Author: Norem, J.
Paper Title Page
MOPPR067 Simulations of Fast X-ray Detectors Based on Multichannel Plates 939
  • Z. Insepov, B.W. Adams, J. Norem
    ANL, Argonne, USA
  • V. Ivanov
    Muons, Inc, Batavia, USA
  Funding: Argonne National Laboratory
High-performance detectors with high spatial and time resolutions are required for imaging of fast processes, time-resolved coherent scattering, and time-resolved x-ray spectroscopy. Recent developments in micro-channel plate (MCP) technology are important for sub-ns and 2d-spatially resolving x-ray detection. A Monte Carlo code was used to calculate the yields of secondary electrons emitted from a photo-cathode irradiated by X-rays, E=1-10 keV. Several photo-cathode materials were tested, including Al2O3, MgO, carbon, copper, WO3. The calculated emissive characteristics were used as input parameters of a second Monte Carlo code that was capable of calculating the gain/time characteristics of the MCP based X-Ray detector. A new type of X-Ray detector based on MCPs coated by resistive and emissive layers inside the pores by using atomic-layer deposition (ALD) promises a large parameter space where optimizations can take place. These optimizations for x-ray-specific applications are expected to improve the spatial resolution to 100 microns and the time resolution to 50 ps, and the development of high-quantum-yield photo-cathodes based on MCPs with grazing incidence inside the pores.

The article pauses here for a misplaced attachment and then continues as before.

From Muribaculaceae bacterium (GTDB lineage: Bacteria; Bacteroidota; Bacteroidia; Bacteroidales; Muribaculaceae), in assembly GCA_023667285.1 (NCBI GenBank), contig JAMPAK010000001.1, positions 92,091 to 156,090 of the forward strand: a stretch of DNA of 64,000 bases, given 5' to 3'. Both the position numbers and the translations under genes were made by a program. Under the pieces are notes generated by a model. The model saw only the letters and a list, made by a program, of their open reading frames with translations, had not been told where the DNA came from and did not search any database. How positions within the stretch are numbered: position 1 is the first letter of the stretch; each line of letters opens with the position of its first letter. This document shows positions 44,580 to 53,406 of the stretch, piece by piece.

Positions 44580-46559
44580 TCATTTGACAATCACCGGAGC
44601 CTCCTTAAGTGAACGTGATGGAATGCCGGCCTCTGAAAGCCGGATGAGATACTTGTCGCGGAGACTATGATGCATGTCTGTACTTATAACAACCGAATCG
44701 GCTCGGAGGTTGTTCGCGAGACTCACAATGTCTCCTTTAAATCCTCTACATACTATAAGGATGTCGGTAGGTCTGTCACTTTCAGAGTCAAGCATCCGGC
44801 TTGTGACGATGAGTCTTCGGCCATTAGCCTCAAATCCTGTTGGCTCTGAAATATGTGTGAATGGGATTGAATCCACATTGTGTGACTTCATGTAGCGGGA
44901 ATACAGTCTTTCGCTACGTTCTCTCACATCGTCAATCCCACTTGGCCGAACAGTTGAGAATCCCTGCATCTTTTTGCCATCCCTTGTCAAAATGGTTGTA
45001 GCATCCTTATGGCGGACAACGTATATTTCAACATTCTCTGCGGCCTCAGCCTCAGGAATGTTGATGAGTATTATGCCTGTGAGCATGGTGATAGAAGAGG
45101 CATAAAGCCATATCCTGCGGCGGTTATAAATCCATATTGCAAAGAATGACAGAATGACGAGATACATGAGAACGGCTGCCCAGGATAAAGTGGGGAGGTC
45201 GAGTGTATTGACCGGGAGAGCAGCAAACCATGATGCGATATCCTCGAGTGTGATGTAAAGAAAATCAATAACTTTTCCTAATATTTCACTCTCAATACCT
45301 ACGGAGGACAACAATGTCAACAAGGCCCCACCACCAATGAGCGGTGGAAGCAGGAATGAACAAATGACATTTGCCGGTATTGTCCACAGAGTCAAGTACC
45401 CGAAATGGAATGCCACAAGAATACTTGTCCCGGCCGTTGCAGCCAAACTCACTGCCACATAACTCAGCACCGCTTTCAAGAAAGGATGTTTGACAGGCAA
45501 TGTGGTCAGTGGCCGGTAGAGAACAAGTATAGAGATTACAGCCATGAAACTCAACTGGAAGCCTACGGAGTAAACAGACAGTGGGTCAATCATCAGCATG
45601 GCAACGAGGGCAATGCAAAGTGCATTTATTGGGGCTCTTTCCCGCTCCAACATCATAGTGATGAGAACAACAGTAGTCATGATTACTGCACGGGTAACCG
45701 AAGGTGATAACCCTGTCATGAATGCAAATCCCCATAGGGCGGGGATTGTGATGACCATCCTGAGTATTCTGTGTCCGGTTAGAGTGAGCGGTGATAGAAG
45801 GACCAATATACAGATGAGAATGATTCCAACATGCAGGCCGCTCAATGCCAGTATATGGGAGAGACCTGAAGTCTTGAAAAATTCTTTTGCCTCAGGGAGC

THEPPB013 Progress in Modeling Arcs 3260
  • J. Norem, Z. Insepov
    ANL, Argonne, USA
  • S. Mahalingam, S.A. Veitzer
    Tech-X, Boulder, Colorado, USA
  • A. Moretti
    Fermilab, Batavia, USA
  • I. Morozov, G.E. Norman
    JIHT RAS, Moscow, Russia
  Funding: DOE Office of High Energy Physics.
We are continuing to extend and simplify our understanding of vacuum arcs. We believe that all the breakdown phenomena we see (with and without B fields) can be explained by: 1) fracture due to electrostatic forces at surface crack junctions, 2) the development of a unipolar arc driven by the cavity electric field, and 3) cooling, and cracking of the surface after the event is finished. Recent progress includes the evaluation of non-Debye sheaths using Molecular Dynamics, studies of sheath driven instabilities, a model of degradation of gradient limits in strong B fields, analysis of the variety of arcs that can occur in cavities and their damage and further studies of breakdown triggers.